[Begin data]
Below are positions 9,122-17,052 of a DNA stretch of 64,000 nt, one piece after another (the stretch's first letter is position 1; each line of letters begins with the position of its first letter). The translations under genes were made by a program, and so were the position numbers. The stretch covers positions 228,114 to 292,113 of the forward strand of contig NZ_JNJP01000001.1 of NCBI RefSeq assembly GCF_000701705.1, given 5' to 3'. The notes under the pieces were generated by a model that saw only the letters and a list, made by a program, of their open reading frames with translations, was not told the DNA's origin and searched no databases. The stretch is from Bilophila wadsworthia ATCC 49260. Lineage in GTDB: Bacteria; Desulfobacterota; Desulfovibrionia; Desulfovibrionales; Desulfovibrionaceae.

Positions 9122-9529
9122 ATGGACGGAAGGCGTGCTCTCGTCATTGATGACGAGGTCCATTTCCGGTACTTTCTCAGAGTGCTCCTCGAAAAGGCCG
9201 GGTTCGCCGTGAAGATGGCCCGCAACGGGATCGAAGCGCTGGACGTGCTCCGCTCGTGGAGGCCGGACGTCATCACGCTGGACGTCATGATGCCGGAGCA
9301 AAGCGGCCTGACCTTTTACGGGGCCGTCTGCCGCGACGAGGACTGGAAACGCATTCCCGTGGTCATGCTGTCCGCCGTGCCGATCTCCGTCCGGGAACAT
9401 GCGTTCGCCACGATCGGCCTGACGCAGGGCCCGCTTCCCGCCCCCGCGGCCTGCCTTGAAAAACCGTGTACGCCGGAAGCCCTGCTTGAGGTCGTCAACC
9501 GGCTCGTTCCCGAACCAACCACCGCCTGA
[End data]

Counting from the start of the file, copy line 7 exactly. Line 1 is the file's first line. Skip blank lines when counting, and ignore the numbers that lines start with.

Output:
9501 GGCTCGTTCCCGAACCAACCACCGCCTGA